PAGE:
A valuable recording of the history of KwaZulu-Natal

2009-09-11 00:00

ANYONE interested in the heritage and history of this province cannot afford to ignore the annual publication of Natalia, the journal of the Natal Society. A look at the contents of the last issue gives an idea of the broad ranging approach: a survey of Indian family businesses, an article on British playwright Bernard Shaw’s visit to Natal in 1935 and another on Bhambatha’s family tree, plus book reviews, obituaries and a notes and queries section.

“Natalia is an extremely valuable contribution to the recording of the history of this province,” says Peter Croeser, chairperson of the Natal Society Foundation.

In many ways, Natalia embodies the impulse that saw the foundation of the Natal Society itself in 1851. “It was devoted to the literary and scientific pursuits of the community,” says Croeser.

“It promoted education by establishing a library and a museum, and its members also played a fundamental role in the founding of the Royal Agricultural Society and the Pietermaritzburg Philharmonic Society, as well as influencing the development of the university.”

The society’s museum, now the Natal Museum, was taken over by the Natal Government in 1901. The Natal Society Library, the country’s largest privately owned and operated public library system, was eventually transferred to the municipality in 2005.

Natalia began annual publication in 1971, but its inspiration can be found back in the 19th century when the Natal Society commissioned John Bird’s The Annals of Natal, slim volumes consisting of reports, letters, despatches and notices dealing with the early history of Natal — Boer, British and Zulu.

In 1893, a contemporary author described Bird’s Annals as “invaluabl­e to all who would study the early history of that colony and of Zululand”. The same judgment could be applied to Natalia.

Less than a century later, in 1969, came Natal Notes and News. This was the creation of Ronald Brown, university librarian on the local campus from 1962 to 1973.

“He was very interested in history,” recalls Shelagh Spencer, historian and member of the Natalia editorial committee. “He got the idea and put together a few cyclo-styled pages held together by a gem clip. He brought out four issues of Natal Notes and News.”

These were issued by the Natal Society and included articles on the environment, new books on Natal, fauna and flora, maps and information on various local clubs. “It was a real miscellany,” says Spencer.

Then the eminent historian Colin Webb developed the idea further and Natalia was born. The first issue published in 1971 paid homage to John Bird by reprinting one of his articles.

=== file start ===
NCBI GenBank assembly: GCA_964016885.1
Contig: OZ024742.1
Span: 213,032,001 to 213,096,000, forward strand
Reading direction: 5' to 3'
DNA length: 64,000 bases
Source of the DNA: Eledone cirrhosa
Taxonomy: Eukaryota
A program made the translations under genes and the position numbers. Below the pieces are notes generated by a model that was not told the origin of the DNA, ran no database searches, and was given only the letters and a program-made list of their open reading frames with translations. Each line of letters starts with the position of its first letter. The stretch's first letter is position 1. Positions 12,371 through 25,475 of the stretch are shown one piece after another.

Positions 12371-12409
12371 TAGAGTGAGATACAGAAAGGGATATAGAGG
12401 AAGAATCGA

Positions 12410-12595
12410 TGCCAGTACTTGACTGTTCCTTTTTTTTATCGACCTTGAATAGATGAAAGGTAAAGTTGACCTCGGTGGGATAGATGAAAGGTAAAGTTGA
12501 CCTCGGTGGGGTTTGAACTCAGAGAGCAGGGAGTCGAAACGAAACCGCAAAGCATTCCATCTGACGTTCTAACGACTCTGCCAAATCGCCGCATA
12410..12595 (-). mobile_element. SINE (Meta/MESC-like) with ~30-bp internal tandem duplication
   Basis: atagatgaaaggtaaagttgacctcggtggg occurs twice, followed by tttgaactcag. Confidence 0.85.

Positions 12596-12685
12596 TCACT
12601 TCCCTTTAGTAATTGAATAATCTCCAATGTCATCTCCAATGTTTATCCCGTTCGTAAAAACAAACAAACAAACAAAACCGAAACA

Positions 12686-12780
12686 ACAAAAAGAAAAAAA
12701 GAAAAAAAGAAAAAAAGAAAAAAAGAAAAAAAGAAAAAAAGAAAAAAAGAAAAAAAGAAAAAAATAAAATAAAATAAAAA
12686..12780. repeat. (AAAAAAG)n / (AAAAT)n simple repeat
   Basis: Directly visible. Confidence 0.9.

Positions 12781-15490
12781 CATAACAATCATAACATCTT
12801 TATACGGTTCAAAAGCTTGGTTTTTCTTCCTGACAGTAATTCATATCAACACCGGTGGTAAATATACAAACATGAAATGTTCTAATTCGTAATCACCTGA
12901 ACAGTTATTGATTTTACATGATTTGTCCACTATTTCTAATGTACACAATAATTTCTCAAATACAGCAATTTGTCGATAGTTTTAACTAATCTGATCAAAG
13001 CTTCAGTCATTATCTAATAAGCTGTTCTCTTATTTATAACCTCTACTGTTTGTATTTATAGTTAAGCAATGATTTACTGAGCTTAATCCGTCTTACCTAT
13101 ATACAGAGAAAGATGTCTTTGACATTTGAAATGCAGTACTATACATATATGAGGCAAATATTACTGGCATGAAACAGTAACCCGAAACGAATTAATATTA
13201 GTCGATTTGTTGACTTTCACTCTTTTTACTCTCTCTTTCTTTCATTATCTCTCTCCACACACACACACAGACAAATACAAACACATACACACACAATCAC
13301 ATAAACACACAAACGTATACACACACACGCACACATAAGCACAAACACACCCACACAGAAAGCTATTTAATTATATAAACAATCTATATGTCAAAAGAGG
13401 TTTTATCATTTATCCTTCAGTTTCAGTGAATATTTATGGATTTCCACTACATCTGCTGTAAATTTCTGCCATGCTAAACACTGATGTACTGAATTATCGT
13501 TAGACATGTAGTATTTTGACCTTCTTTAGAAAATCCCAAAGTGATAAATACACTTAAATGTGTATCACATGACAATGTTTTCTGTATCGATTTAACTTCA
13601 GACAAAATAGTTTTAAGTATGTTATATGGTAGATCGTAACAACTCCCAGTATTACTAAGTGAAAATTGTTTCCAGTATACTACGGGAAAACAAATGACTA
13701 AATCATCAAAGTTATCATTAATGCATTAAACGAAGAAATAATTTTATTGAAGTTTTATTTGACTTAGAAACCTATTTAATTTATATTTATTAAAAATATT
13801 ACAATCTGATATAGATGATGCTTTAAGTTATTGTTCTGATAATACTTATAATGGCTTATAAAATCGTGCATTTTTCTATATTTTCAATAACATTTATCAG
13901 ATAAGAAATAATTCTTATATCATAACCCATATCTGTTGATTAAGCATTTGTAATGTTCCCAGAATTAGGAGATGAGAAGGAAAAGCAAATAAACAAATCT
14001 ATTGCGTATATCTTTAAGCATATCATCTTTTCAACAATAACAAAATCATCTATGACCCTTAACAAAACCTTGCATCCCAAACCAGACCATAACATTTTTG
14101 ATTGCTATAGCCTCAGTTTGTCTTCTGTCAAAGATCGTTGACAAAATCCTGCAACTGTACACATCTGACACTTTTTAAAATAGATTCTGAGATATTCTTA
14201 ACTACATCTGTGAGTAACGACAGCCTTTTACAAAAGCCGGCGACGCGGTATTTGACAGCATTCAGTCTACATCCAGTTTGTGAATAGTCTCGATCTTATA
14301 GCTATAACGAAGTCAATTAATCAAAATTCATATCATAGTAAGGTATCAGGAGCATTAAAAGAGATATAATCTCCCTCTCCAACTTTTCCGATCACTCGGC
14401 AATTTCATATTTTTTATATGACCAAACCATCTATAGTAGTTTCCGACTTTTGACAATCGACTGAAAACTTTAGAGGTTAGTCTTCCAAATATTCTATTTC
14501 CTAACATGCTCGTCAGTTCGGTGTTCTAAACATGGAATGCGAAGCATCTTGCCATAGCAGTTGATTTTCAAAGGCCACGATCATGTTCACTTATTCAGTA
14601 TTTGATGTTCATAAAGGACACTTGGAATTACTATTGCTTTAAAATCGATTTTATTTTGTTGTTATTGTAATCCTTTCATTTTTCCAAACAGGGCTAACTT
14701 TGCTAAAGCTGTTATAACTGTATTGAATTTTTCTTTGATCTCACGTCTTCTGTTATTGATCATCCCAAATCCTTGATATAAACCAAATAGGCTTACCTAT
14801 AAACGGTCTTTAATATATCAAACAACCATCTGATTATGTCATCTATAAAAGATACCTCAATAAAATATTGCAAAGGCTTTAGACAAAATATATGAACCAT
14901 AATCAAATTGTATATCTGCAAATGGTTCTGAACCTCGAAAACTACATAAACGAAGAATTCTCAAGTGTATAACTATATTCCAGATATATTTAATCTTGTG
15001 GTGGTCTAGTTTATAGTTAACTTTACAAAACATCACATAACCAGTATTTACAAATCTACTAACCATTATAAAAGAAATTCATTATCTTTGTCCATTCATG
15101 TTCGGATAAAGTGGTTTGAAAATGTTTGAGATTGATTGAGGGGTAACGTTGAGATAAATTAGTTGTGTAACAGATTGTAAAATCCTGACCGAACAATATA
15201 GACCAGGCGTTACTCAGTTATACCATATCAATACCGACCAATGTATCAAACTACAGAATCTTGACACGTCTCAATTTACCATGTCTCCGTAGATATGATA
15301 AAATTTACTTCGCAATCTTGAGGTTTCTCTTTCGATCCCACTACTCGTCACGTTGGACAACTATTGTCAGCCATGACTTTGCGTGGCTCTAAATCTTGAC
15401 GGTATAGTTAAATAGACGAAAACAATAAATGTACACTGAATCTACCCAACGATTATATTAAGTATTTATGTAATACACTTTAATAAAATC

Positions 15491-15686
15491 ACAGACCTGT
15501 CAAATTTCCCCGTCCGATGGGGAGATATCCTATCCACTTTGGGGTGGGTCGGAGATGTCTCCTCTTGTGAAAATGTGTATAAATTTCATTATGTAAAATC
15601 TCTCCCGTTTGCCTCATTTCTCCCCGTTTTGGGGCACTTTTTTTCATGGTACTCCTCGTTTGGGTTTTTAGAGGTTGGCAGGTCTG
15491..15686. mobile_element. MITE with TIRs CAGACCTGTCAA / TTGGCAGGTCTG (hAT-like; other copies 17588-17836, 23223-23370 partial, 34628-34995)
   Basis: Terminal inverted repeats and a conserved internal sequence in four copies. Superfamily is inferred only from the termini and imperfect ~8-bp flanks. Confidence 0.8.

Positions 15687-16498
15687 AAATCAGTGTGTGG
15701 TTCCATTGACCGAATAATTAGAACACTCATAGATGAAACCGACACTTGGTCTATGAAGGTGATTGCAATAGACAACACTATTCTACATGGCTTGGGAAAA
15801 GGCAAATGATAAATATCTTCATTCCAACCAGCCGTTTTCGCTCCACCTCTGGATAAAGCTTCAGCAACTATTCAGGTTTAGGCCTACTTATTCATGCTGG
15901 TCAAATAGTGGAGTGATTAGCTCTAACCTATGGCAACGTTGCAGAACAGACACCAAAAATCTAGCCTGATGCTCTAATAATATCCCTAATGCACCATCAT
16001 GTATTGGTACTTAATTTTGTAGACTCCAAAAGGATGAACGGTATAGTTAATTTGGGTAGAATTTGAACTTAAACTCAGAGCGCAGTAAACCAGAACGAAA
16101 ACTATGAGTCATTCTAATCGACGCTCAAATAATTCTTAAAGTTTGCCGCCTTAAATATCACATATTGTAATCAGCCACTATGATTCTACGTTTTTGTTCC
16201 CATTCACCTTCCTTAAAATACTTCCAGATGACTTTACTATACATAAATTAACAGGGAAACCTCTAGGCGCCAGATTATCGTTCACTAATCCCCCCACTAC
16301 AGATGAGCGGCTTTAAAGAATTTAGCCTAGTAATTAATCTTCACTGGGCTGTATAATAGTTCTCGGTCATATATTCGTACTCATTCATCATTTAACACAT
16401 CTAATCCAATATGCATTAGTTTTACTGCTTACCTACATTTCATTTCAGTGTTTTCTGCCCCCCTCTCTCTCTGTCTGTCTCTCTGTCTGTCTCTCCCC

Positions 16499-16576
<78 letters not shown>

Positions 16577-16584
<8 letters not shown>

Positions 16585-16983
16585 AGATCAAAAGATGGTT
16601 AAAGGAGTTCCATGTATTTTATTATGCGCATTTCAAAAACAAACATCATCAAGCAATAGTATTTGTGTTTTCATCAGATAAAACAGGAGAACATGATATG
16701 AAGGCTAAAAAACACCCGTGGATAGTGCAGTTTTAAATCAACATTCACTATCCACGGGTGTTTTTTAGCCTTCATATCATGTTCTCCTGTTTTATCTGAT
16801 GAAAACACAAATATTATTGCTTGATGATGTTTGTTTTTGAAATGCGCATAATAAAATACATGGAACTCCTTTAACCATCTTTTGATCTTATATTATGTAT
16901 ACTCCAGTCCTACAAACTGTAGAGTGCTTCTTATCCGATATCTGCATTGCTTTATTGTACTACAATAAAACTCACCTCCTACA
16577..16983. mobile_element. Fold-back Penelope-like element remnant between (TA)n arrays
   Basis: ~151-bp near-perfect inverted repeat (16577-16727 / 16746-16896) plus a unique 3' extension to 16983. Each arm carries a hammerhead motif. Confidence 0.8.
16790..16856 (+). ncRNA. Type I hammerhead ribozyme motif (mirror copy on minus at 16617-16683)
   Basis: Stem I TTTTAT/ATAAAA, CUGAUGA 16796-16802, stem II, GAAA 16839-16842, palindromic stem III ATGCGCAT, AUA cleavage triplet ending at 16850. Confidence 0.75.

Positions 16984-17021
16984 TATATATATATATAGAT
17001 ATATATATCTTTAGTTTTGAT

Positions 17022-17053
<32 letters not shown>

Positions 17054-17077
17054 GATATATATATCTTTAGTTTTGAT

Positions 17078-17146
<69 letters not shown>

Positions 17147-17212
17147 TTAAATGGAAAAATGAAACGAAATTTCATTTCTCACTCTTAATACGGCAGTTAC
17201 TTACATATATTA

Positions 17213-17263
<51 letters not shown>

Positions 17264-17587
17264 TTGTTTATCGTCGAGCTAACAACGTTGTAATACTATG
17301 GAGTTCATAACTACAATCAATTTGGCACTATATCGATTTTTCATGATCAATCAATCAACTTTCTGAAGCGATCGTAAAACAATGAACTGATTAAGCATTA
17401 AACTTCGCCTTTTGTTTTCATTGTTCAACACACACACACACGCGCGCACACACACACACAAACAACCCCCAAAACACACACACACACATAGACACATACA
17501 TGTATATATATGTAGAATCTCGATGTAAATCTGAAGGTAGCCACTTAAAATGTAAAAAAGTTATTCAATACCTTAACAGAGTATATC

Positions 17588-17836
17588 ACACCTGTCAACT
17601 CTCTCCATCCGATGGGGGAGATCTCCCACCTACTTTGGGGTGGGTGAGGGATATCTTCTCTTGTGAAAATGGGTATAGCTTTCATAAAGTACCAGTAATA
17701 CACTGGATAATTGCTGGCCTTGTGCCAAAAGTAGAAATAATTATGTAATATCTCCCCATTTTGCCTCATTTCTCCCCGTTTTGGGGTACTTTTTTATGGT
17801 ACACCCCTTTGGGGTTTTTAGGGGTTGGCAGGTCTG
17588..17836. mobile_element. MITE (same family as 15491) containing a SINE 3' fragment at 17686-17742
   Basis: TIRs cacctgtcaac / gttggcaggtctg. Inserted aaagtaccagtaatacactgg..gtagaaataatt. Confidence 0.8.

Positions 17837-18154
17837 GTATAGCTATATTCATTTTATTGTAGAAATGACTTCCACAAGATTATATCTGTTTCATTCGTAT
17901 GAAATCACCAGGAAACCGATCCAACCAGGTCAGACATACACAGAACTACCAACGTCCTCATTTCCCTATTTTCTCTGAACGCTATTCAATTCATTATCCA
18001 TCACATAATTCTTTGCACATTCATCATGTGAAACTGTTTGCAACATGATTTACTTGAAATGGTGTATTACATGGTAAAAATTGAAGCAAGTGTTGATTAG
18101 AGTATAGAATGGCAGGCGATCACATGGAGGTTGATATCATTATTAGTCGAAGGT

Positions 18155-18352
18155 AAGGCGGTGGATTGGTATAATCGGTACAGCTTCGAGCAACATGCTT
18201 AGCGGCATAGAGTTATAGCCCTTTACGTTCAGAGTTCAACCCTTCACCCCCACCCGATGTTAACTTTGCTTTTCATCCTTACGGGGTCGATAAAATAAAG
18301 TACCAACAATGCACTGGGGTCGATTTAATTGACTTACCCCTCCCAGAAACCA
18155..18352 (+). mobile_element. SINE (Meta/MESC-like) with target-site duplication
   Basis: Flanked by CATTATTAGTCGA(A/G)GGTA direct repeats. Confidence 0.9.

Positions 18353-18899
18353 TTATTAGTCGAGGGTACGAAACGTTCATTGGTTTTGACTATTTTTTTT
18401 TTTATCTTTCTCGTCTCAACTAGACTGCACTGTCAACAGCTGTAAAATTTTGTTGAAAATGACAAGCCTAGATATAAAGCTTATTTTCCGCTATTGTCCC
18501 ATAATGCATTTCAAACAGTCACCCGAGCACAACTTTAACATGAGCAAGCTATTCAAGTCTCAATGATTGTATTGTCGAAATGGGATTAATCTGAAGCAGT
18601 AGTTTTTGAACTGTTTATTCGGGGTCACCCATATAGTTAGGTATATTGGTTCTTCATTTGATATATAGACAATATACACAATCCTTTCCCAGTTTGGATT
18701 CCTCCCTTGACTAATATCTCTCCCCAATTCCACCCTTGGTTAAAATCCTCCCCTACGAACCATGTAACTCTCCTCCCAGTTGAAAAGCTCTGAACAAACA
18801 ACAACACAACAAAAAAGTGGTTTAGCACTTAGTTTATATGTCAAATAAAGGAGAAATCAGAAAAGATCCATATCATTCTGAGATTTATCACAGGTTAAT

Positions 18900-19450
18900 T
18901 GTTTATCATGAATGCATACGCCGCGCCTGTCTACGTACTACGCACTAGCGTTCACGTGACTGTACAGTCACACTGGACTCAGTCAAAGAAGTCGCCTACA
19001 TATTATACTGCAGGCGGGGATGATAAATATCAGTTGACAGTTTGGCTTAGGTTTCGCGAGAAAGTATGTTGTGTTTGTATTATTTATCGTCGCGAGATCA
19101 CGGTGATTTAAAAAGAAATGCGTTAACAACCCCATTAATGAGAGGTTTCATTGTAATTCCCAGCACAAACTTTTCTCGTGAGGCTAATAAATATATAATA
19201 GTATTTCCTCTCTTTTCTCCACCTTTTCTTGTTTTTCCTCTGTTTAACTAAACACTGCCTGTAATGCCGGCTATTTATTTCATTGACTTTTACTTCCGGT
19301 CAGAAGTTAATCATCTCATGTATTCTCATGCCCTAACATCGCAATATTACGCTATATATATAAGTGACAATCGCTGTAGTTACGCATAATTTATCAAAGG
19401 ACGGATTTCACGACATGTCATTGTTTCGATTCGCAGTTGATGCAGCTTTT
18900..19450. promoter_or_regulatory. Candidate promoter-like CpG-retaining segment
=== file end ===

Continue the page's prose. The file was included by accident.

Natalia’s first editorial board consisted of Webb, Pam Reid, John Clark and Sue Judd, chief librarian. “The driving force behind it were Colin Webb and Sue Judd,” recalls Pat McKenzie, secretary of the Natal Society Foundation.

The current editor is T. B. “Jack” Frost. Although his editorship hasn’t been continuous, he is the longest serving editor, responsible for numbers 11 to 21 plus the two most recent editions, as well as co-editing several other editions over the years. Previous editors were Webb, Clark, John Sellers, Graham Dominy, John Deane and Moray Comrie.

“We publish anything to do with Natal and Zululand,” says Frost.

“The contributors include all sorts of people, often academics, and the articles range across history, geography and literature.”

“Natalia has a niche market and a low cover price that is a fraction of the actual cost. There are only production costs, no editorial costs, there are no fees for contributors and the editorial committee do their work gratis.”

Natalia has a small print run and is sold at various outlets and sent direct to subscribers who, as well as individuals, include university libraries in the United States and Britain.

Some of the early issues are no longer available. The 1978 commemorative issue on the Anglo-Zulu War quickly sold out as did the 1987 edition which included an entertaining and informative article on Pietermaritzburg in the decades between the two world wars.

After the transfer of the Natal Society Library to the municipality the society continued as the Natal Society Foundation. The Foundation pursues the original aims of the society by maintaining a large Victoriana and Africana research library at the Alan Paton Centre and Struggle Archives at the University of KwaZulu-Natal, publishing Natalia, and providing scholarships and grants to needy undergraduate and post-graduate students.

“Our future plans include providing access to Natalia via the internet to introduce it to a wider readership,” says Croeser.

• The subscription is R48 for the current issue number 38, obtainable from the Natal Society Foundation P. O. Box 11093, Dorpspruit, 3206. E-mail address mckenzie@3i.co.za

Bookworld at Cascades and the Imagine Bookshop at Hillcrest in the Heritage Centre will both have retrospective displays of back copies.

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